Mass Production

It’s something I’ve felt, and undoubtedly something other people have felt. Things seem… cheaper. With regards to price, perhaps, but certainly with regards to quality. I can point out a myriad of examples, but I’d like to highlight just a few. Reasonable quality fabric used to be extremely durable and well-designed. People had one, maybe two outfits centuries ago because that was largely all they needed. It is very easy, on the other hand, to dismantle even our fanciest garments, be it toying with the threading, ripping the fabric, popping buttons, or staining it with… well, anything. Outside of clothing, I’ve decided to list a few additional denigrations off the top of my head, though there are undoubtedly more:

Not Mass-Produced Mass-Produced Not Mass-Produced Mass-Produced
Family pastures Slaughterhouses Animation by hand CPU mouth-moving
Vineyards Soda factories Innovation of iPhone iPhoneX’s innovation
Lawrence of Arabia The Rock’s Rampage Honey and sugar High fructose corn syrup
Family Diners Fast food High quality skit videos Let’s Play: Part 29
Brick cottages Levittowns Console video games Microtransactions
Wooden bedposts Metal wireframes Theatergoing Binge-watching
Victorian structures Dismal skyscrapers CNN, MSNBC, FOX TV Daily vloggers
Martial arts training Gun trigger pulling Personal reception Automated phones

There’s a lot of cheaper stuff getting made.

When faced with this quality cynicism, I remind myself of Matthew 6:19: “Do not store up for yourselves treasures on earth, where moth and consuming insect destroy and where thieves break in and steal, but store up for yourselves treasures in heaven…” The great thing about many passages is that, even if they have clear meanings, they have a dozen different applications. If we treat objects like they have no value, then we don’t need to assign value to them. Because we don’t assign value to them, then they are more disposable. Because they are disposable, we can use them towards goals that matter.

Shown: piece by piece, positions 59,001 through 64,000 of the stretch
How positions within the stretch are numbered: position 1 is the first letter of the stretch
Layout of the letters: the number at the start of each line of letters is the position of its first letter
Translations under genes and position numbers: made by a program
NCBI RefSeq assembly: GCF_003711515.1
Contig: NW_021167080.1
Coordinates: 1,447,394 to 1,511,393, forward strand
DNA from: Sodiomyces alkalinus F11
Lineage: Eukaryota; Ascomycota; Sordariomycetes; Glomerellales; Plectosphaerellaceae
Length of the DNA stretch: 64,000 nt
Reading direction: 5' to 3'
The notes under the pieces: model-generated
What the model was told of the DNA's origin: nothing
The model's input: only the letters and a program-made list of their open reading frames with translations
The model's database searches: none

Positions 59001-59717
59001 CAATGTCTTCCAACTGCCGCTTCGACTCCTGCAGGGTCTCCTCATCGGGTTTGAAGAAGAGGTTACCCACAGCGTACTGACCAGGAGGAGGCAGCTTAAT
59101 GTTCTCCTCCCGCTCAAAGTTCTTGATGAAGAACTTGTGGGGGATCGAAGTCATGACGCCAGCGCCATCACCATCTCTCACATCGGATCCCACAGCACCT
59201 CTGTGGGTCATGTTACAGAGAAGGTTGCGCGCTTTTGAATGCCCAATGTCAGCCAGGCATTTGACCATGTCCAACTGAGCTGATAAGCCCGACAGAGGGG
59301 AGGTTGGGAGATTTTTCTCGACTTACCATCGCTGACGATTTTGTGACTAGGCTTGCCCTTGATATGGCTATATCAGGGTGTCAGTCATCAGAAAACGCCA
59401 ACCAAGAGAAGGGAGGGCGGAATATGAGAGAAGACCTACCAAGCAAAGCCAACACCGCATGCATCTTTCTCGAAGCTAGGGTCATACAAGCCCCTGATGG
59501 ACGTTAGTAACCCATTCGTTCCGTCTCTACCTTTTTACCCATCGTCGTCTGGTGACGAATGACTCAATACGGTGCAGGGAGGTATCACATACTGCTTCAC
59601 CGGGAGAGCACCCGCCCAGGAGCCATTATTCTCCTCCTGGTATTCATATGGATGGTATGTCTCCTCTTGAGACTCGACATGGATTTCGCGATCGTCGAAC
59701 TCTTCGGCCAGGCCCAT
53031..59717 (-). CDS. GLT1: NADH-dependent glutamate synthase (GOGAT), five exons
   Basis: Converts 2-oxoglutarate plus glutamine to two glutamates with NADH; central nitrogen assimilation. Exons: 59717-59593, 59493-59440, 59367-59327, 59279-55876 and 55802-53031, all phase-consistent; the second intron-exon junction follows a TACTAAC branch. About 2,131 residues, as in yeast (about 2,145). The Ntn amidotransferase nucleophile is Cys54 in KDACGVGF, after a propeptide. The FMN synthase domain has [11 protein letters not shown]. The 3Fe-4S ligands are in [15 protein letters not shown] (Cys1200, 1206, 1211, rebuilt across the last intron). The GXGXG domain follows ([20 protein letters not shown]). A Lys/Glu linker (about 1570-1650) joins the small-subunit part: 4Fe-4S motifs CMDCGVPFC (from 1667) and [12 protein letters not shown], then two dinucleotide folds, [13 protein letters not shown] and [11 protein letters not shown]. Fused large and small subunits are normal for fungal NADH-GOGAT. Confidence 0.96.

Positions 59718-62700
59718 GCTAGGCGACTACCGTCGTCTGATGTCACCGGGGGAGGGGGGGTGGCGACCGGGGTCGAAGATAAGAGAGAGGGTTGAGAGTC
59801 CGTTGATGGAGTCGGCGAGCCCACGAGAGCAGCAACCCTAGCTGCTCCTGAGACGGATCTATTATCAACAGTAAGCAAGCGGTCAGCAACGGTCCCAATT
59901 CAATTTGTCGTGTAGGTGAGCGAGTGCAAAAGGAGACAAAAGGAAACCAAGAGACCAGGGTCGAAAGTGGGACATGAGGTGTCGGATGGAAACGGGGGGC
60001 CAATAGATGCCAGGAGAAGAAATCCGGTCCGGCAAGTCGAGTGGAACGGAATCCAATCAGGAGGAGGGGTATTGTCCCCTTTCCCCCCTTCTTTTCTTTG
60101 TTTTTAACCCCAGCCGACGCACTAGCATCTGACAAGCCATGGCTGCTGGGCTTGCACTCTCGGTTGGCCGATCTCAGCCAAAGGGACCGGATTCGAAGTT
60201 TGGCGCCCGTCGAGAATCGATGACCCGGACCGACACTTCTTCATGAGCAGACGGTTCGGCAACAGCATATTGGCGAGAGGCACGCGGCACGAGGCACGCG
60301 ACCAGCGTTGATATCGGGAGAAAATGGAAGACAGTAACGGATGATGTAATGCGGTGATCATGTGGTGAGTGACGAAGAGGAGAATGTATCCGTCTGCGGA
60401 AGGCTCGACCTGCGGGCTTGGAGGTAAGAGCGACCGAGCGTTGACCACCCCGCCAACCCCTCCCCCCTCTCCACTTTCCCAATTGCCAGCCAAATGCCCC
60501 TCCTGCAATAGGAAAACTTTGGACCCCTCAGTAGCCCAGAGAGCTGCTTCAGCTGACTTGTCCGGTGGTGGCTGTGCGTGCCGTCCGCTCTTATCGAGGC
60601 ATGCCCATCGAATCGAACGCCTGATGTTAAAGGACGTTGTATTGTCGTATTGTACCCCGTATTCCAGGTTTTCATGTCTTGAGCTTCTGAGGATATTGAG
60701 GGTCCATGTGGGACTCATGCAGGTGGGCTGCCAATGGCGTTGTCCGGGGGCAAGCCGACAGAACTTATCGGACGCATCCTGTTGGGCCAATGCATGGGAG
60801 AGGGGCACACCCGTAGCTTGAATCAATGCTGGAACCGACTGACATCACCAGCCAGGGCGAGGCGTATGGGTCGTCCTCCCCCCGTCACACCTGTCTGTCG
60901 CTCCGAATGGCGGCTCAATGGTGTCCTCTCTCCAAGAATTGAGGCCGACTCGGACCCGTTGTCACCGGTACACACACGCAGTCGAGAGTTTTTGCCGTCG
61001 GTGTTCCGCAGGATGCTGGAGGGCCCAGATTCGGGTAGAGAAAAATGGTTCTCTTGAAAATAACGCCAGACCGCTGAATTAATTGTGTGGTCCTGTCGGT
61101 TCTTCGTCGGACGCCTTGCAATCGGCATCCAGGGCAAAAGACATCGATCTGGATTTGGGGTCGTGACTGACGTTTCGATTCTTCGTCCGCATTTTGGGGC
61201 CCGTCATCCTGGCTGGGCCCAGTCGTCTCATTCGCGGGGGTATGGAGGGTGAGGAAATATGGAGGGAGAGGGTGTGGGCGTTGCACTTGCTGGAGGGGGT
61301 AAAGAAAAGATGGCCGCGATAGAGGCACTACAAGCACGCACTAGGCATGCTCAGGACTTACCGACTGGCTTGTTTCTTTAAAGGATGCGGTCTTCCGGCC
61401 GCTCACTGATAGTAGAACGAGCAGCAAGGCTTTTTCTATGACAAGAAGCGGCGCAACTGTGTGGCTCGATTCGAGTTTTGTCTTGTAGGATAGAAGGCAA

John Parshall helps to visualize my argument in a secular way. In World War II, the Russians went out to research the effectiveness of their tanks on the battlefields. In combat, their tank, and in fact any tank, lasted just under two-thirds of a day. Over its lifetime, it lasted half a year. Well, why waste the good parts on something that’s statistically bound to fail, then? Use the cheaper models. The resources which otherwise would have gone to polishing could be used simply to build more tanks. As a result, the Soviets threw the metaphorical Yugo-car-tank up against, and quite literally this time, a fleet of German Porsches. When the metaphorical “accident” occurred, though, the German tanks lost more than the Russians by an order of magnitude. Apply this across tank encounters in the thousands, and the Germans seemed destined to lose World War II.

This is what I mean. The nutritional difference between a Wagyu steak and a burger is considerable but still negligible. If I personally lower my standard for food, even incrementally, I can feed myself and the person next to me, unwittingly caring for my brother. In the same way, I can clothe and house my brother, not to mention keep him entertained and well-informed.

Now, is there a place for quality? Absolutely. In things that are mass scalable, such as movies and games, it is quality that can usually provide the greatest amount of benefit. Focusing them to fit a target demographic often produces good results, both in terms of enjoyment and in terms of value. Similarly, when crafting something as a hobby, either for personal development or for connecting with God, enhanced skill is an admirable goal. Still, the eye should never be off the prize: God foremost, and then each other. The mind for logistics can be just as useful a tool as the heart of compassion.

God has blessed our modern industrial endeavors. Through our inventions and hard work, He has managed to cure strains of polio, end mass starvation in most places of the globe, and grow His flock, both those who know Him and those who don’t, to be counted in the billions. It is a world in which I’m truly grateful to live. While I will do my best to further His kingdom, I know that the wind is behind me. For, you see, our lovingkindness can be mass-produced.

About The Author

Benjamin Bjorkman was raised a Northern Californian Presbyterian. His church was corrupted by internal politics and tyrannical leadership, and he began searching for a new home. He found refuge in a Dutch Reformed church, where he converted and remains active to this day. His personal spiritual adventure has been an attempt to separate Christian tenets with a solid spiritual foundation from more modern chaff, and finding ways to market the former to the masses. He ushers for church services at convalescent homes, and he supports local Community Bible Study plants from the sidelines. His personal favorite books are 1 and 2 Samuel.

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